MILWAUKEE, WI - It may be another multimillion installment in the Marvel Cinematic Universe, but critics say "Black Panther" is more than a movie about superpowers and saving the world.
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“This is really about a movement so I think it’s important," Vickie Leflore said.
So important Vickie Leflore gathered more than 50 students from the UWM Educational Talent Search Program and treated them to a day at the movie theater free of charge.
“You really don’t see this in Hollywood," Leflore said. "[And] for people to come out and support I think that’s a beautiful thing."
Leflore’s pride in response to the movie and its representation of blackness is something that’s felt not only in Milwaukee but across the country too.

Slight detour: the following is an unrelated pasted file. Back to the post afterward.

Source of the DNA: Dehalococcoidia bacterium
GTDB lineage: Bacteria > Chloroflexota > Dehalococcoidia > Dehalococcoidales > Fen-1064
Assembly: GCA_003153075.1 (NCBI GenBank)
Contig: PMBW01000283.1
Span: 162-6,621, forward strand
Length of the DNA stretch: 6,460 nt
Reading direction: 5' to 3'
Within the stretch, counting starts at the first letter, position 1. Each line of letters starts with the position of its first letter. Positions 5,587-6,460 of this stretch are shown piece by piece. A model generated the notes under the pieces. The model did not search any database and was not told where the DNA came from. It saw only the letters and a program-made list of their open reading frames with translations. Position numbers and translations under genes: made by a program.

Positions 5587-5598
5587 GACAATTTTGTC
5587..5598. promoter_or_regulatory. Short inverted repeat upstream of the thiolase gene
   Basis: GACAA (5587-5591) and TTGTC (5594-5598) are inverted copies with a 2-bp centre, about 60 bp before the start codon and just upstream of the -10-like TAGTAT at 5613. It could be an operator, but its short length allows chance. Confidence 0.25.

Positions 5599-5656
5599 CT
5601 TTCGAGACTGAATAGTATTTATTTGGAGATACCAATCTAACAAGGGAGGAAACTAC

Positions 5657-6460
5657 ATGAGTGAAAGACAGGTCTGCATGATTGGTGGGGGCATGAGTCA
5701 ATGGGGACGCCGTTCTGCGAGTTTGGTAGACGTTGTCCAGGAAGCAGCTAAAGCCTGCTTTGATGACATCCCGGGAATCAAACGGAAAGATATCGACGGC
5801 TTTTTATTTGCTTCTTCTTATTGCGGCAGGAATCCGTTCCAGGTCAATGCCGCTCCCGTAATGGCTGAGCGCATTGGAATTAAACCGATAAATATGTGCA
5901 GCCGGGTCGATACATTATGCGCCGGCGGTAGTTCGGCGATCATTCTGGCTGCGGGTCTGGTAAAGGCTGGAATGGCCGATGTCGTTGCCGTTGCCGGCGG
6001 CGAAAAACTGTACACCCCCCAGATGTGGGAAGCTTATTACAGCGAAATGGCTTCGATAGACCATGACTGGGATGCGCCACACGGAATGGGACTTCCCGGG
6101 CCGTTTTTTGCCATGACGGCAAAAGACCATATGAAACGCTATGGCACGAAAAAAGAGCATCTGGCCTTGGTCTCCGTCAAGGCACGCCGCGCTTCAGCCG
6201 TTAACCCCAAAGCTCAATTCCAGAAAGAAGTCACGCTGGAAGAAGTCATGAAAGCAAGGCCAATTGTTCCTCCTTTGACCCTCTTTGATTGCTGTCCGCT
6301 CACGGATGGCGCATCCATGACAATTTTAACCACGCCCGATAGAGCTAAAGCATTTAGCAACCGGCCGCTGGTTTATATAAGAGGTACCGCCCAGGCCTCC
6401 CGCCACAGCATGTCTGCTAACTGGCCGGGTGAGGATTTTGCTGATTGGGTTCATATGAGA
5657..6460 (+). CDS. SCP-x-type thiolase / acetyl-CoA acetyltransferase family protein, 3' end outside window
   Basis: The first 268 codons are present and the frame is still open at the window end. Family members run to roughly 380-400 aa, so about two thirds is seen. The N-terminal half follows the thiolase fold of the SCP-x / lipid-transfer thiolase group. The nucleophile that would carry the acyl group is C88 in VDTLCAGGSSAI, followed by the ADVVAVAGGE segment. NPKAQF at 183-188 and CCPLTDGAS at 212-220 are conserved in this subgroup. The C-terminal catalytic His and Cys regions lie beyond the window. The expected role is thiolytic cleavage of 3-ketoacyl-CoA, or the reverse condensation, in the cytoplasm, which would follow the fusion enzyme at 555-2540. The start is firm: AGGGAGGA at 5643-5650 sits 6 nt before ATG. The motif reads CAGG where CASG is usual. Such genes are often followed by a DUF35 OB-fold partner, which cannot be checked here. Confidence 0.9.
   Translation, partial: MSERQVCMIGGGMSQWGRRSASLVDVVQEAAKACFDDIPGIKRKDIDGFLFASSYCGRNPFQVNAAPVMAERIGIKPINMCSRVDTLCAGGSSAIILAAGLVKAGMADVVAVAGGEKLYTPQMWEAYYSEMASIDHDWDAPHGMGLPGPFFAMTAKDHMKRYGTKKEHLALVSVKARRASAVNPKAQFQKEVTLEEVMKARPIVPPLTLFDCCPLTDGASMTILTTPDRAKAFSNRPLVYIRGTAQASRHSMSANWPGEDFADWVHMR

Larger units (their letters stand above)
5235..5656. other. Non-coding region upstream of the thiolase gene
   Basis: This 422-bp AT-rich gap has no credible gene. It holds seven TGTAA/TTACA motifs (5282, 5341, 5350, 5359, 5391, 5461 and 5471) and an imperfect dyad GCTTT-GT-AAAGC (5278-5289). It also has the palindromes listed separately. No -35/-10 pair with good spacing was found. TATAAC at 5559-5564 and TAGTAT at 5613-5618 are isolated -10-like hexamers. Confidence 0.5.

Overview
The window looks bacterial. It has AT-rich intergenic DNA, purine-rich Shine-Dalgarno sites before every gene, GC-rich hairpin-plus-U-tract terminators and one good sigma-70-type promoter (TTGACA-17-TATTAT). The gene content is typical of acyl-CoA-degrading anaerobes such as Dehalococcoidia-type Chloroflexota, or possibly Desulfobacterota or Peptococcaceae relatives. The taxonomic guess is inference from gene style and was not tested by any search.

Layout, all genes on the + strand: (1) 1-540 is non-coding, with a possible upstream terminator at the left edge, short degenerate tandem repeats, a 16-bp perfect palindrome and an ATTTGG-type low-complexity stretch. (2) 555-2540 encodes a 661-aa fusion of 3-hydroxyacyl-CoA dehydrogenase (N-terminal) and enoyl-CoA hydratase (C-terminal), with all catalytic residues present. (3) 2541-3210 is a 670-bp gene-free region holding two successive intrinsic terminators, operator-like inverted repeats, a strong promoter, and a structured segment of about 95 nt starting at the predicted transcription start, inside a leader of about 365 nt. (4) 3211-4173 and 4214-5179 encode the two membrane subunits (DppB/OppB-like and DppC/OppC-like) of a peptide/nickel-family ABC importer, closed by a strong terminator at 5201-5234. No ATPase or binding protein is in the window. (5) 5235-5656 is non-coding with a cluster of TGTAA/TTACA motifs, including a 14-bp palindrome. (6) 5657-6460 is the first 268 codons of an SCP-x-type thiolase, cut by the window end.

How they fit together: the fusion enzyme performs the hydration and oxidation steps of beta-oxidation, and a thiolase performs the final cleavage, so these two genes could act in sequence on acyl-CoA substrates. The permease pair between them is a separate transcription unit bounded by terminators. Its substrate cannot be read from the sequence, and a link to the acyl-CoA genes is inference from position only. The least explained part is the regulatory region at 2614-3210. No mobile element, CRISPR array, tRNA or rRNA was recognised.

“Naturally it is important that our kids see superheroes that look like them," Ebony Haynes of the Boys and Girls Clubs of Greater Milwaukee said. "I also think it’s important that they have cultural relevance."
Similar to Leflore, Haynes is taking a group of about 40 teens and a few parents to see "Black Panther" too—but she said she wants the movie’s message to resonate with her students long after the final scene.
“Please do whatever you can to not just expose your kids but really have that talk afterward," Haynes said. "What does it mean? How do you feel now after seeing this? And what can you take away from it."
Already, "Black Panther" has earned an estimated $25.2 million in its preview at U.S. theaters Thursday, setting a new record for a February release, and dozens of other local groups have committed to taking students to see the film over the next few weeks.